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8. Tadasana (Mountain Pose): Stand with your feet together or hip-width apart. Straighten your toes and distribute your weight equally between the inner and outer edges of your feet. Bring your shoulders back and down. Straighten your arms, lifting your sternum up. Straightening your neck and reach up through the crown of your head.
9. Urdhva Hastasana (Upward Salute): From Mountain Pose, raise your arms alongside your ears. If comfortable you can bring your palms together or interlace your fingers and press your palms toward the ceiling.
10. Vrksasana (Tree Pose): From Mountain Pose, transfer your bodyweight to your left leg. Lift and bend your right leg and place your foot on the inside of your left calf or thigh, avoiding the knee. Point the toes toward the ground and push your foot into your leg and your leg into your foot. Push the foot of the grounded leg into the floor. Use a wall if you feel too wobbly here. Or, if you feel balanced, on an inhalation, raise your arms alongside your ears. Repeat this pose on the other side.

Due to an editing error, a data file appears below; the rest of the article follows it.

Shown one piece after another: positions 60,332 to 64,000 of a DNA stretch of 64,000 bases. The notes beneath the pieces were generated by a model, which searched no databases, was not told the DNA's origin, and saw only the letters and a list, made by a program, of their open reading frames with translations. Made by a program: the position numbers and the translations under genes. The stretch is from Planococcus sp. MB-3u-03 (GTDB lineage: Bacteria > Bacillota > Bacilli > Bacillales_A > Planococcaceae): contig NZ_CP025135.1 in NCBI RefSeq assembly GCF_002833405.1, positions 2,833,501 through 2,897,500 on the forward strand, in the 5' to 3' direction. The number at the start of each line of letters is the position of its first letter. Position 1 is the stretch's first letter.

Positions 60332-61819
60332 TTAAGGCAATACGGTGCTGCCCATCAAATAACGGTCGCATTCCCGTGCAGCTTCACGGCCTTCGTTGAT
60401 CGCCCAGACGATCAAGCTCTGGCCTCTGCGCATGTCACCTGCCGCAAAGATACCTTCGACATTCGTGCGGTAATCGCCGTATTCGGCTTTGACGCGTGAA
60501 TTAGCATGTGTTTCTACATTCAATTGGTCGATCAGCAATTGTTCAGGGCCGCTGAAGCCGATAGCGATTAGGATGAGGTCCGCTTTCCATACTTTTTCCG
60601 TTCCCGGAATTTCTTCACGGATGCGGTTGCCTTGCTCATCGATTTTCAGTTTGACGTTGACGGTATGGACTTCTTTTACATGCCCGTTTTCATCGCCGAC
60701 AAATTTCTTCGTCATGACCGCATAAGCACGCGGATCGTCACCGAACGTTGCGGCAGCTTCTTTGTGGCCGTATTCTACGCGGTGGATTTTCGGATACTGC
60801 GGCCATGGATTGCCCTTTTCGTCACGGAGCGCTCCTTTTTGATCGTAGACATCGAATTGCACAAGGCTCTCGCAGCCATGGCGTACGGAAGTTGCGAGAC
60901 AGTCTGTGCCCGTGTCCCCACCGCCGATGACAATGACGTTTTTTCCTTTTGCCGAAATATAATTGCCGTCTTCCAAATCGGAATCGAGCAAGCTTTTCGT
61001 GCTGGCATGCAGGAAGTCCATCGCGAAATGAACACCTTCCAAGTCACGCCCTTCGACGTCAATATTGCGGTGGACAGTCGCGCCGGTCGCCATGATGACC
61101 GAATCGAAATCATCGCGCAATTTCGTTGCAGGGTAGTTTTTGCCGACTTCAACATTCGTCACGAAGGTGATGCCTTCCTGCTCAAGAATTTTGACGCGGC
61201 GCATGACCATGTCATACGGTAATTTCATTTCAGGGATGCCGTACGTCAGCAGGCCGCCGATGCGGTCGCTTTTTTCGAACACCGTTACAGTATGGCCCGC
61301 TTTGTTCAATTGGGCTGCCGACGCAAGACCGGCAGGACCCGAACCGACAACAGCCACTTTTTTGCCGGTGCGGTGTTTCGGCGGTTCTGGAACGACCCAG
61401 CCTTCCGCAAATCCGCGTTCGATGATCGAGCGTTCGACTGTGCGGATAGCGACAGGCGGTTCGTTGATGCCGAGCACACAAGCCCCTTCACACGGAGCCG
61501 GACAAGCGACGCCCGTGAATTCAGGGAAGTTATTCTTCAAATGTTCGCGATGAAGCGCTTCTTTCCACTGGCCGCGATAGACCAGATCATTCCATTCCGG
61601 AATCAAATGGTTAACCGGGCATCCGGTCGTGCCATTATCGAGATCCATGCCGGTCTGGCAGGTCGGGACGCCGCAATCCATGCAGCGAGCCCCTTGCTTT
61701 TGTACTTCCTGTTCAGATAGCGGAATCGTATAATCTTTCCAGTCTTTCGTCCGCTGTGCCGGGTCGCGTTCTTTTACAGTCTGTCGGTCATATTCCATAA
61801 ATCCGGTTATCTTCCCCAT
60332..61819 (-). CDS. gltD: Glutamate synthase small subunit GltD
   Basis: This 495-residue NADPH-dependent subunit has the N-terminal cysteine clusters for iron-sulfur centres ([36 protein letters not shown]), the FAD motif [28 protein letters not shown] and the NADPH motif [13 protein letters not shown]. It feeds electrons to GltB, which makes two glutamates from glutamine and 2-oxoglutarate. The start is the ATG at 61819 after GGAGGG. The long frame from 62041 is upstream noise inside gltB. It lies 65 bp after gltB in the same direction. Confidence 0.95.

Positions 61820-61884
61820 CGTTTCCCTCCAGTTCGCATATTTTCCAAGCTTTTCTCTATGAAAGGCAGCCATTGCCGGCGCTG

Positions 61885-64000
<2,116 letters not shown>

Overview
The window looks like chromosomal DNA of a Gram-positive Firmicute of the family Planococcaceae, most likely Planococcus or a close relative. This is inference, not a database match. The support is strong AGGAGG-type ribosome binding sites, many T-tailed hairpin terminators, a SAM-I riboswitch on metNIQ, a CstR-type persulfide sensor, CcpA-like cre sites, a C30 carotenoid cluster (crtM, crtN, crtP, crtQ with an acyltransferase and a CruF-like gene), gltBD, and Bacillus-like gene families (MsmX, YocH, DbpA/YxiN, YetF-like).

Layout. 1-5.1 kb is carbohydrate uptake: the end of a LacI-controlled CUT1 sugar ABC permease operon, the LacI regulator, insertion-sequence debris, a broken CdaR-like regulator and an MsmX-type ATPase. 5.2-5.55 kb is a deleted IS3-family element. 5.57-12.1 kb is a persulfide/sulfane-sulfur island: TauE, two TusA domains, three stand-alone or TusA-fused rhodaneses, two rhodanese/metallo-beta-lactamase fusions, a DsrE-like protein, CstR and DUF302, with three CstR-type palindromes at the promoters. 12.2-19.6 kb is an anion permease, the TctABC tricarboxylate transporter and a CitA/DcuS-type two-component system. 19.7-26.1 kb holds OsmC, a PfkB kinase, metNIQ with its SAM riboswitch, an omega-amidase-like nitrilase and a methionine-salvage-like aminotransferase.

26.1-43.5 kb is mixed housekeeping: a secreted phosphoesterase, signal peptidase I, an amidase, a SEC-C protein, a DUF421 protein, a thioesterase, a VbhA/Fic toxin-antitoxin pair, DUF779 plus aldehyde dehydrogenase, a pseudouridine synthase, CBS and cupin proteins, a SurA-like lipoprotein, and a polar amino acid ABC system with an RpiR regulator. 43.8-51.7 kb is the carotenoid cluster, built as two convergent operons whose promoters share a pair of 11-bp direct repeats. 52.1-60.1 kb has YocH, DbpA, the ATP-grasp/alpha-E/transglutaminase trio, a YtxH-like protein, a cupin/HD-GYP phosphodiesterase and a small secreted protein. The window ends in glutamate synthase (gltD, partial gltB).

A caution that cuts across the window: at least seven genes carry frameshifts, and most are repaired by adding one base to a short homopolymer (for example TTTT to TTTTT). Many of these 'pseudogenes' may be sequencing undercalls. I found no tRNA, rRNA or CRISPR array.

11. Utthita Trikonasana (Extended Triangle Pose): Place your legs in a wide stance. Turn your right foot outward at a 90-degree angle and your left foot inward at a 45-degree angle. Extend your arms out to the sides, parallel to the floor. Exhale and bend over to the right. Lower your right hand on your thigh, shin, or a block. Straighten your left arm and extend it toward the ceiling. Use a wall for support if you feel unsteady. Push both feet into the floor. Extend your spine. Pull your hands in opposite directions. Repeat this pose on the other side.
12. Virabhadrasana II (Warrior Pose II): Come back to a wide stance. Turn your right foot outward at a 90-degree angle and your left foot inward at a 25-degree angle. Extend your arms out to the sides, parallel to the floor. Bend your right leg, but don’t let it extend past your ankle. Straighten your left leg, pushing both feet into the ground. Turn your head to the right and look at your fingers. Repeat on the other side.